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Music 07/26/06

B000FII31U.01._AA240_SCLZZZZZZZ_V52130161_Sonic Youth—Rather Ripped
The usual brilliance abounds on this latest release from the most consistently great band of the last 25 years. By distilling their often meandering jams into surprisingly concise rock songs, the Sonics have again subverted expectations and reinvented their sound. Like a Sonic Youth reduction (saucy!) all of the best elements are still there, and within the song-based structure the vocals really stand out as the best of their career. Some of these tunes are so good we almost wish they would stretch out for longer, but then we find the rewind button and just start it all over again.
B000F1IOIO.01._AA240_SCLZZZZZZZ_V54430418_Charalambides—A Vintage Burden
The lovable duet of Tom and Christina Carter, better know as Charalambides, have left their native Houston and now live on opposite sides of the country, but you'd never know it by listening to A Vintage Burden. The chemistry perfected on their countless releases since the early '90s is on full display here with their most accessible record to date. "Dormant Love" may even be their first proper ballad and it's as hauntingly beautiful as anything they've ever done.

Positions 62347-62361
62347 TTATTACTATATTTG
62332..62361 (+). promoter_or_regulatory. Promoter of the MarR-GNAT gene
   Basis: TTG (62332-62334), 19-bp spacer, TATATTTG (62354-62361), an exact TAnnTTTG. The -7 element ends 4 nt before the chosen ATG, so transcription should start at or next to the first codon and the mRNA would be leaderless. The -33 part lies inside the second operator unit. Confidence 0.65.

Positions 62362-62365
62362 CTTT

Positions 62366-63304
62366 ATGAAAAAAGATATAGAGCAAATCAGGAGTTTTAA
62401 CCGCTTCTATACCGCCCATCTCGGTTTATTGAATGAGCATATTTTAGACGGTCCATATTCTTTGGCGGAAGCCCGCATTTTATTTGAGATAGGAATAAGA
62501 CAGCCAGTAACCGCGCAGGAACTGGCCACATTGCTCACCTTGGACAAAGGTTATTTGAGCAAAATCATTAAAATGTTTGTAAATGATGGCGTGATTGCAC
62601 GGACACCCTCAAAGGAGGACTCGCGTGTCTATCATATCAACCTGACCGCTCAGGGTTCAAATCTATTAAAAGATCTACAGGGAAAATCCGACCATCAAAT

B000BM7UBY.01._AA240_SCLZZZZZZZ_V57056522_Tropicalia—A Brazilian Revolution in Sound
Caetano Veloso, Gilberto Gil, Gal Costa, Os Mutantes�these giants of Brazilian music and founders of tropicalia are simply too brilliant and varied to reasonably encapsulate their music onto one disc, but Soul Jazz Records has done an admirable job of collecting a fair representation of this vibrant music scene. In the late '60s, tropicalistas mixed the Beatles sound experimentations with samba and bossa nova to create a new and subversive form of music that continues to influence musicians today. As an introduction to tropicalia, this is the perfect place to start as it opens the door to some of the most brilliant pop music of the last century (and if you're looking for the next step, just buy the first album from any of the aforementioned artists).
Tropicalia—A Brazilian Revolution in Sound